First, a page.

Keeping each other safe is the theme of another issue I want to draw your attention to. This morning, three years after the arrest of Bruce McArthur, Justice Gloria Epstein released her independent review findings into how the Toronto Police Service conducts missing persons investigations.
I would like to thank Justice Epstein and all those involved for their thorough investigation and community conversation. There is no perfect outcome. Beloved members of our community have died and will not return to us. I hope that we take this opportunity to learn and do better. We must forge new partnerships as recommended by Justice Epstein to ensure that those who we have lost will not be in vain. I hope you will read my full statement, and join me in sending love to the families of Selim Esen, Abdulbasir Faiz, Kirushnakumar Kanagaratnam, Majeed Kayhan, Andrew Kinsman, Dean Lisowick, Soroush Mahmudi, Skandaraj (Skanda) Navaratnam, Alloura Wells, and Tess Richey.
Finally, yesterday the Province announced new plans to develop the entire First Parliament site - lands primarily owned by the City of Toronto - which raises more questions about why the province is so insistent on bulldozing the local planning process.
Residents, community leaders, City staff, and City Council have been engaged in the difficult assembly of land and the design of the First Parliament for a number of years. Since 2018, the City of Toronto has undertaken a Master Planning process for the First Parliament site, consulting with local communities on their priorities which include significant affordable housing, a library, expanded parkland, and more. Building complete communities is largely a local effort, working with impacted stakeholders, business owners, and residents to create a strong and vibrant neighbourhood.
On April 15, 2021, I will be hosting a public town hall bringing together local representatives, the City of Toronto, CreateTO, Metrolinx, and Infrastructure Ontario to present their work and plans for the future of Canada’s First Parliament site, an urban space that holds a historical place in our nation’s birth. The evening will be organized around presentations and a robust and constructive community Q & A for the community. Visit FirstParliament.TO to learn more and to register to attend the town hall.
Thank you for your resilience, it is an honour to represent you.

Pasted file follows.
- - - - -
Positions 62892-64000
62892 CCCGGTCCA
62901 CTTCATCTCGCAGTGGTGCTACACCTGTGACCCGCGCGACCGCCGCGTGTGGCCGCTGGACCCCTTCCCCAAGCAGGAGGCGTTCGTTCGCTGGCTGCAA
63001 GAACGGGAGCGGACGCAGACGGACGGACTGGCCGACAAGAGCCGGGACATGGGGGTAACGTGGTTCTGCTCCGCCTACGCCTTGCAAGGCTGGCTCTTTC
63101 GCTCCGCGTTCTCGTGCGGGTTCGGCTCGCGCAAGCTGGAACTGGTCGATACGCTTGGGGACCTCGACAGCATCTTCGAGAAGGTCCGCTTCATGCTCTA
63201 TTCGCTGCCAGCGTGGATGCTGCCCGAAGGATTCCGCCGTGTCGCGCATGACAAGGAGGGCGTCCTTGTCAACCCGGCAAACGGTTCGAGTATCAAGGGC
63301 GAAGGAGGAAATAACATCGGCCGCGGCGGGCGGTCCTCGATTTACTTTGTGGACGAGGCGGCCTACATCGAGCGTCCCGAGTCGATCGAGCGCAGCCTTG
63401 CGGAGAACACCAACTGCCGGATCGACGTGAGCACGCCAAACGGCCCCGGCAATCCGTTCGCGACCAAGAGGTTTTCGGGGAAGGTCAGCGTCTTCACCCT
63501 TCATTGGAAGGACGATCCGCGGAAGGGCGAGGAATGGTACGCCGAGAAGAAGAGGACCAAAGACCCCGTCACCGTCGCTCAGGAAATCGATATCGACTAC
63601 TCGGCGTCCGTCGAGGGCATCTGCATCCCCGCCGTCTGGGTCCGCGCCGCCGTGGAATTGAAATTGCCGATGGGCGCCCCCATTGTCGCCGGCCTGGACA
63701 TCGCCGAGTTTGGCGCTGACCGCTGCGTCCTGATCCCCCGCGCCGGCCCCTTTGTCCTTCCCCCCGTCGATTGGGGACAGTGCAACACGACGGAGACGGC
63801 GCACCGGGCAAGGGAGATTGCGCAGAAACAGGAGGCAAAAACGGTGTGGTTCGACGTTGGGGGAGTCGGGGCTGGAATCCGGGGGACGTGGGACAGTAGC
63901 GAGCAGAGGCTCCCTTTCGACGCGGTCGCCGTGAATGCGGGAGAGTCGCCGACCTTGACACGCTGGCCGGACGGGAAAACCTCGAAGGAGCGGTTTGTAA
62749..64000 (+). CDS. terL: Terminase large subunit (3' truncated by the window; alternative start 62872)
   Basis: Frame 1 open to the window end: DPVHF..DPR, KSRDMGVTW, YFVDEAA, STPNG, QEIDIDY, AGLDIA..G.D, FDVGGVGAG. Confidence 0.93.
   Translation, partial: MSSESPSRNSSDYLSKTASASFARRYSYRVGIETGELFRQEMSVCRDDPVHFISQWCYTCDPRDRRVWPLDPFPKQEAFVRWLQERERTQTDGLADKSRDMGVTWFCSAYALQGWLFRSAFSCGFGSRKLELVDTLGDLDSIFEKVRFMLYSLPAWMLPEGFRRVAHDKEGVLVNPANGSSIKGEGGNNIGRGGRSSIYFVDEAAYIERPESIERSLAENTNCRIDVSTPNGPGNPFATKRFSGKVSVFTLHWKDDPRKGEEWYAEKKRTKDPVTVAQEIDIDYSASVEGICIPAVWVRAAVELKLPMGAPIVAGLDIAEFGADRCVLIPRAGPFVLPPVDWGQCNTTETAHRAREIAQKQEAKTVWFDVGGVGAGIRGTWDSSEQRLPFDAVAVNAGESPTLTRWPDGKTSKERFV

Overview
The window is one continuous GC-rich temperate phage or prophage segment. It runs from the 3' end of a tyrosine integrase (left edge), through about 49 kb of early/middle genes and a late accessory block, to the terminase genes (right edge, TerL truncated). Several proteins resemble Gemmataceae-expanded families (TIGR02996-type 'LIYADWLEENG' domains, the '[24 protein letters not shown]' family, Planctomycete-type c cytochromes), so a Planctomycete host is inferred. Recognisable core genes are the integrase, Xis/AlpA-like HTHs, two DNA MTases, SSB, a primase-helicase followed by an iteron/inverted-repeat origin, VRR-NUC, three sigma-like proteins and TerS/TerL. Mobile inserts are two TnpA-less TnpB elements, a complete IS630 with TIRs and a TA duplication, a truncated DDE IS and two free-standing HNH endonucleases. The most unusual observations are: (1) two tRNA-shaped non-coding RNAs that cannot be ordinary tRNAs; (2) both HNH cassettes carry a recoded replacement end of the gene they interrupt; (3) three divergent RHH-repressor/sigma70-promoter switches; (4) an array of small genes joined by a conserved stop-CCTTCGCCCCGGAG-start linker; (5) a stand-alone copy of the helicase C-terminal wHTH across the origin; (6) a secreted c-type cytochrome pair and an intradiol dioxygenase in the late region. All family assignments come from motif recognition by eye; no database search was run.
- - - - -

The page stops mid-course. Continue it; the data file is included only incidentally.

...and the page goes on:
Picture of Councillor Wong-Tam during April 8th's Council Meeting
Last week’s City Council meeting brought many wins for our community. I am thrilled City Council voted in support of my motion to study & consult on a new east-west ActiveTO route on Bloor & Danforth. OpenStreetsTO will support our transportation staff in carrying out the review. There's great potential with this 19.5 km route focused on economic development, physical health & social equity.
Building upon my previous motions and on the advice of the Canadian Civil Liberties Association and the City’s Ombudsman, City Council voted to request that the Police Service Board enter into a Memorandum of Understanding (MOU) with Ombudsman Toronto to independently conduct policy and program reviews and that the MOU include ongoing engagement with external stakeholders and a scheduled review period and process. My motion to ensure the Ombudsman be given a broad legal mandate in their work was also successfully approved by City Council resulting in a historic first in Canada when it comes to extending public accountability and oversight over-policing. This additional overview would allow the Ombudsman to make public findings and recommendations to improve the way the TPS procedures and programs we review affect people in Toronto.
Protect First Parliament Town Hall
First Parliament Town Hall promotional graphic
The historic First Parliament site is a nationally significant parcel of land that saw the formation and governance of Upper Canada, the beginning of a united country, and the industrial growth of Toronto. The First Parliament lands are located in downtown Toronto at the intersection of Front and Parliament Streets. It is a full city block, bounded on the west by Berkeley Street and on the south by Parliament Square Park.
The City of Toronto and CreateTO, in consultation with the local community, have been undergoing a master plan process to help protect, preserve and support community priorities for this civic site. Learn more about Canada’s First Parliament site here.